The speaker, who went by the name of Zoya, told about RAWA's social and political work and the difficult situation in Afghanistan today. Although she said her story was not about history, she made several points that are important from an historical perspective for understanding the current situation there. They are things which are totally under-reported in the western media and, so her argument, lead to a grave misunderstanding of the situation there.

She pointed that from 1992 to 1996, fundamentalists who were hardly better than the Taliban had ruled Afghanistan. They supressed women, raped and murdered and ran a drug economy. Then, from 1996 to 2001, a rival group of very similar fundamentalists, the Taliban, took power and continued the policies. During this period, the people of Afghanistan were crying out for help from the international community. But only after 911 were their calls heard, only after 911 did the world care about terrorism in Afghanistan.

The U.S. invaded the country much differently than the Soviet Union had more than 20 years before. They came with beautiful words on their lips: liberation, democracy. So, according to Zoya, the Afghanis did not resist and threw open their country's gates. But then, disillusionment set in. The U.S. had allied itself with the very fundamentalist forces who had pillaged the country before the Taliban, the various groups of the "Northern Alliance." The result, she argued, has been a catastrophe.

What the western media does not report is that the vast majority of the government (executive, legislative and judiciary) under Karzei is made up of criminals, fundamentalists, warlords and drug lords who continue their reign of terror - but now under the nose of the occupation. She recounted specific stories of high-placed officials, including members of parliament and high-ranking members of the police forces, who are widely known to have raped 12 and 13 year old girls.

She put special emphasis on the situation of women in Afghanistan. Not only are they suffering along with the general population - the hardships of hunger and general terror. But they suffer as women. In the west, we think the women have been "liberated" because they are no longer required by law to wear the burkha. Zoya reported that that is only the law. Women have to keep wearing it if they do not want to be beaten and raped. And wearning the burkha is only a symbol. A normal life is still not possible.

She told about the catastrophic infrastructure, despite the billions of dollars being spent on the country. The Minister of Electricity is commonly referred to as the "Candle Minister." The money is all going into the pockets of the corrupt elite. There is little to no freedom of speech, with critical voices subject to arrest and execution. The occupation forces are also actively doing more harm than good by killing innocent people. She said that if the U.S. was serious about ending terror in Afghanistan, they would get the terrorists. It would take one day to arrest the entire government and send them to the Hague. Since they do not do this, and do not support the truly democratic forces in Afghanistan, she can only conclude that there are other reasons for the occcupation and the so-called Global War on Terror is only an excuse to maintain a strategic presence in the region.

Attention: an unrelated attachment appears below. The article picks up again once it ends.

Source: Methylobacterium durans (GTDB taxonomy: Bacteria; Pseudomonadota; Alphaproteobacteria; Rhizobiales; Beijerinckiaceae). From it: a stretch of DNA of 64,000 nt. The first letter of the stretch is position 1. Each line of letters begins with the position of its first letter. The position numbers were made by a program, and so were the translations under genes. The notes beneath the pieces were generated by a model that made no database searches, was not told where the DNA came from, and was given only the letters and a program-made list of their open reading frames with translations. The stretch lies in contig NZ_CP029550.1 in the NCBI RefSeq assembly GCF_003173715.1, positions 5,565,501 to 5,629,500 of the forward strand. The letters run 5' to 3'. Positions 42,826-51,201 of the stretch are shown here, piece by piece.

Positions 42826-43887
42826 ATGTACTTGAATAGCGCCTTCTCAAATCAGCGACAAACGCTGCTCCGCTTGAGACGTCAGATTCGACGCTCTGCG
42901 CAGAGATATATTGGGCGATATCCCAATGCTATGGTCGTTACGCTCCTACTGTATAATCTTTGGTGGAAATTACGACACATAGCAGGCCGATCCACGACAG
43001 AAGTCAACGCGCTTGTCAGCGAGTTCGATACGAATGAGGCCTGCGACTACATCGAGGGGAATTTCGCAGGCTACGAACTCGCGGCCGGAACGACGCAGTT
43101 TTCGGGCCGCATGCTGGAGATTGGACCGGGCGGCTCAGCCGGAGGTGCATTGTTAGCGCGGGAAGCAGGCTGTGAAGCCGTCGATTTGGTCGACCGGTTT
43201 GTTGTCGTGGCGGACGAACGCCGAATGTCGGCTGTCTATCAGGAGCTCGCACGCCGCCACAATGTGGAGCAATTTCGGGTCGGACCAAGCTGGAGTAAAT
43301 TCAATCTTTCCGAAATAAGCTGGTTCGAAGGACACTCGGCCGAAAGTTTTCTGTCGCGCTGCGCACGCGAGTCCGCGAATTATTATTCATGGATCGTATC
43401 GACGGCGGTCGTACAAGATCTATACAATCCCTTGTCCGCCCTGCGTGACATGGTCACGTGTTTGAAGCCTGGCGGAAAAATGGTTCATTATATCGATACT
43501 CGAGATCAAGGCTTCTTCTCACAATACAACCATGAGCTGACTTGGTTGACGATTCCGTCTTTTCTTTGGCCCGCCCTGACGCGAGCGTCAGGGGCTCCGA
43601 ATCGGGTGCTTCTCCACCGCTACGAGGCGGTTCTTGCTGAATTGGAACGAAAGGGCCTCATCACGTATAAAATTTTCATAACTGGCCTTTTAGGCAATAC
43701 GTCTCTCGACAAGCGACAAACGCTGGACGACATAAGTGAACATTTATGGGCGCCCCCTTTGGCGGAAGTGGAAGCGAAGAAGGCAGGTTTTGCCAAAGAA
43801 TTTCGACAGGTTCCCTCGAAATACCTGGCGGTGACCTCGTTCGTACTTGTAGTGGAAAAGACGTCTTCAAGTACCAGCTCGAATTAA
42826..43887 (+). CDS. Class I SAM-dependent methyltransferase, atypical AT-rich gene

Her solution? End the occupation. The small, weak democratic organizations and individuals see themselves faced on all sides by enemies: the Taliban, the Northern Alliance, the Karzei government, war lords, drug lords - and the 26 occupying powers. If the latter would leave, that would mean fewer enemies to deal with. When asked by a member of the audience if that wouldn't mean that the fundamentalist forces could clamp down all the more, she responded that things cannot get any worse. She said they would rather die a swift death than the protracted death in the current situation. But she also noted that there is hope. Even without the occupation, the outside world could help support the democratic forces in the country.

Asked about ethnic divisions within the country and the danger of a civil war, she reiterated that after 30 years of terror, there is a real danger of a civil war, but it would not be worse than the current situation. The ethnic divisions were real out in the countryside where the illiterate population was under the thumb of the fundamentalists who seek to divide the population for their own interests. But they can be overcome if the circumstances could be changed. There is a real sense of national, Afghan solidarity when it has a chance to express itself.

She ended by telling a little bit about RAWA's social work and emphasizing Afghani responsibility for the fate of her country. It is the responsibility of the Afghanis to fight for their own freedom. The international community can best help by ending the occupation and cutting off all support for the radical, fundamentalist forces currently terrorizing her people.

The local TV station here in Tübingen, Germany, covered the event. Zoya's face was not shown, to keep her from being murdered upon her return home in a number of weeks. It is hard to imagine this young woman with good English, western dress and demeanor will soon be back in Afghanistan, wearing a burkha, blending into the scenery, to continue her underground struggle.


Tuesday, July 15, 2008

The McCain/Obama Echo Chamber (Part 2)

Both Obama and McCain almost simultaneously endorsed an expanded military. Now, both candidates have echoed each other again (see here and here) in calling for a surge of U.S. troops into the worsening Afghan quagmire.

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Monday, July 14, 2008

Obama's Janus-Faced Foreign Policy

Obama lays out his plans for Iraq and Afghanistan in an op-ed for The New York Times. It reveals on full display a proposed foreign policy of confusion and contradiction.

With the notable exception of calling for a "residual force" to fight Al Qaeda and train troops, Obama sensibly argues that the best policy is to wean the Iraqis from dependence on the United States and create "a successful transition to Iraqis’ taking responsibility for the security and stability of their country."

Not recognizing the contradiction, however, Obama proposes the exact opposite solution for Afghanistan. Instead of letting the Afghans take "responsiblity for the security of their country," he wants to make them even more dependent on American welfare:

As president, I would pursue a new strategy, and begin by providing at least two additional combat brigades to support our effort in Afghanistan. We need more troops, more helicopters, better intelligence-gathering and more nonmilitary assistance to accomplish the mission there.